Going Mobile in the PreK-12 School Market

Date: April 22, 2011
Pages: 98
Price:
US$ 3,250.00
Publisher: Simba Information
Report type: Strategic Report
Delivery: E-mail Delivery (PDF)
ID: G2E8CA0D7E1EN
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Going Mobile in the PreK-12 School Market
This brand new publication from Simba Information applies Simba’s time-tested analytics to the new area of mobile applications in the PreK-12 learning market to provide crucial business and market intelligence on this emerging segment of the school market. Simba Information is partnering with leading education market research firm MCH Strategic Data to conduct a survey of public school- and district-level administrators on their current use of and their plans for implementing new mobile technologies, including, laptops, netbooks, tablet computers such as iPads, smartphones and personal digital assistants.

Survey topics include:
  • Student usage of mobile technologies for educational purposes by grade levels
  • Implementation plans for mobile technologies
  • Primary uses of mobile technology for education by grade level
  • Disciplines and types of content most often used on mobile devices
  • Funding sources
Methodology

Executive Summary

CHAPTER 1: MOBILE TECHNOLOGY ON THE RISE

Mobile Technology Is Coming to Education

What Is Mobile Technology?

Netbooks and Mini-Notebooks Join Laptops

Tablet Computers: iPads and More

Smartphones Are Replacing PDAs

iPod Touch and E-Readers Move into Schools

Future May Be Multiple Devices

Reasons for the Growth of Mobile Technology

CHAPTER 2: MOBILE TECHNOLOGY USE IN SCHOOLS

Overview

Access Moves Beyond Early Adopters

Desire to Raise Student Engagement Drives Mobile Strategy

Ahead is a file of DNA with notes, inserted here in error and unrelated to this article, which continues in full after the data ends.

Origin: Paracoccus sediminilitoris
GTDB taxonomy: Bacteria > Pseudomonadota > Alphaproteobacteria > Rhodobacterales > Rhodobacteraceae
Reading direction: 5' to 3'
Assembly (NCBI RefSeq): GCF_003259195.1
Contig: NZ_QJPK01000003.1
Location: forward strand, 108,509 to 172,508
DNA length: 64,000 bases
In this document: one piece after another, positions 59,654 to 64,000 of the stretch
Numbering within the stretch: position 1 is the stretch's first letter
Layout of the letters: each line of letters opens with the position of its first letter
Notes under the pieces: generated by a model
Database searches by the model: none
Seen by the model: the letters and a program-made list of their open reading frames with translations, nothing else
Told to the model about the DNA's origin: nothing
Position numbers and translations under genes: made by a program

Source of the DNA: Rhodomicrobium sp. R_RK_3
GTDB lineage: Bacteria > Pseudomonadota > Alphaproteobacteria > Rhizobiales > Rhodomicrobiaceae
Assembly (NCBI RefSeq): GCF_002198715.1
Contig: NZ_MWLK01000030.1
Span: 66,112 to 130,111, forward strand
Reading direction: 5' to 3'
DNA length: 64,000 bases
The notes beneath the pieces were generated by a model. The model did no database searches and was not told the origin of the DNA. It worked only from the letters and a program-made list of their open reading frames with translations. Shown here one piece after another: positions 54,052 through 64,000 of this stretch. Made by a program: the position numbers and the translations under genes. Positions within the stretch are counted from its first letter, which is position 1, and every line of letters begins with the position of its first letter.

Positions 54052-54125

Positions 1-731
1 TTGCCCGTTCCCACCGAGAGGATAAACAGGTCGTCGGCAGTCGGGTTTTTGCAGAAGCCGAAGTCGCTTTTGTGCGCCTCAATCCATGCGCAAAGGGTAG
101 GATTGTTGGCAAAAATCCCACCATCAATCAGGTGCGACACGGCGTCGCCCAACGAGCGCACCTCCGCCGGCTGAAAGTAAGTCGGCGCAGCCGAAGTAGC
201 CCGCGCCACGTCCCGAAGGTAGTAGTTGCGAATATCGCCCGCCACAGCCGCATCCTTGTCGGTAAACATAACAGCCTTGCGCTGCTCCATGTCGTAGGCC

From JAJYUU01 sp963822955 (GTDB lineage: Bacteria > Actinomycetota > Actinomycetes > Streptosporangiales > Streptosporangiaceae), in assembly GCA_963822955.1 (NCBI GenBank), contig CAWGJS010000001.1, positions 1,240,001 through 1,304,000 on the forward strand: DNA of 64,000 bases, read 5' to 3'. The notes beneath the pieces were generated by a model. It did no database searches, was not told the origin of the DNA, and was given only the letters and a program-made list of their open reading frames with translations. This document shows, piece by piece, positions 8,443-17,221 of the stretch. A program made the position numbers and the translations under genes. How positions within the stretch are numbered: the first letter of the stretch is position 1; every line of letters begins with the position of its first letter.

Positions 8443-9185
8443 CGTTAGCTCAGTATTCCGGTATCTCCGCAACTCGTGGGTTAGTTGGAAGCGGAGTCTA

Laptops and Netbooks Are Widely Used

Devices Usually Distributed for Specific Purposes

Time Spent with Mobile Technology Is Limited

Mobile Technology Used for Whole Class and Small Group Instruction

Devices are Used Across Subject Areas

Content Accessed Is Software Programs and More

Decision to Purchase Made at District Level

Funding May be Federal, State or Local

Table 2.1: Percentage of Students that have Classroom Access to Mobile Technology

Table 2.2: Primary Reason for Implementing Mobile Technology

Table 2.3: Devices Used by Students for Educational Purposes

Table 2.4: Mobile Device Availability

Table 2.5: Student-Use of Own Technology During School Day

Table 2.6: Hours in a Typical School Day Mobile Technology Is Used

Table 2.7: Primary Educational Purpose When Using Mobile Technology

Table 2.8: Subjects for Which Students are Using Mobile Technology

Table 2.9: Content Being Accessed by Students Using Mobile Technology

Table 2.10: Where Funding Decisions Are Made

Table 2.11: Primary Funding Tapped in 2010-2011 to Provide Mobile Technology

Table 2.12: Primary Funding Expected to be Tapped in 2011-2012

Table 2.13: Single Factor Primarily Responsible for Holding Back Use of Mobile Technology for Educational Purposes

CHAPTER 3: IMPLICATIONS OF MOBILE TECHNOLOGY

Implementations Present Multiple Technology Challenges

Choosing How to Manage, Control and Maintain

Beginning with a Strong Base

Budgetary and Financing Issues are Varied

Costs Associated with Implementing a Mobile Strategy

Budget Concerns Prompt Bring-Your-Own-Initiatives

Implications Loom Large for Publishers and Content Providers

Where the Content will Come From

Tools Augment Content

Mobile Apps Supplementing Text and Online Resource

Content Competition Spurs Publishers

Product Development Is Different for Mobile

Mobile Learning Devices’ Effect on Other Market Trends

How Schools Change When Mobile Learning Arrives

Classroom Management Needs to be Addressed

Impact on Learning Seems Positive

How Teaching and Learning Change with Mobile

Training Must Accompany Implementation

When Students Bring Their Own

Equity and Safety Are Ongoing Concerns

CHAPTER 4: CASE STUDIES

Littleton, Colo.: Using Netbooks to Improve Writing

Pulaski, Wis.: iPod Touches, Flexible and Inexpensive

Canby, Ore.: iPads, Toward 1:1 Computing

St. Marys, Ohio: Smartphones Become Integral to Classroom Life

Katy, Texas: Mixed Technology Implementation

Vail, Ariz.: Two 1:1 Mobile High Schools Lead the Effort

Eau Clair, Wis.: The Start-Up Phase

Forsyth County, Ga.: BYOT Program Takes Off ‘Like Wildfire’

Dysart, Ga.: Early Days of BYOT

CHAPTER 5: CONCLUSIONS AND OUTLOOK

APPENDIX: SURVEY RESPONSE DETAIL

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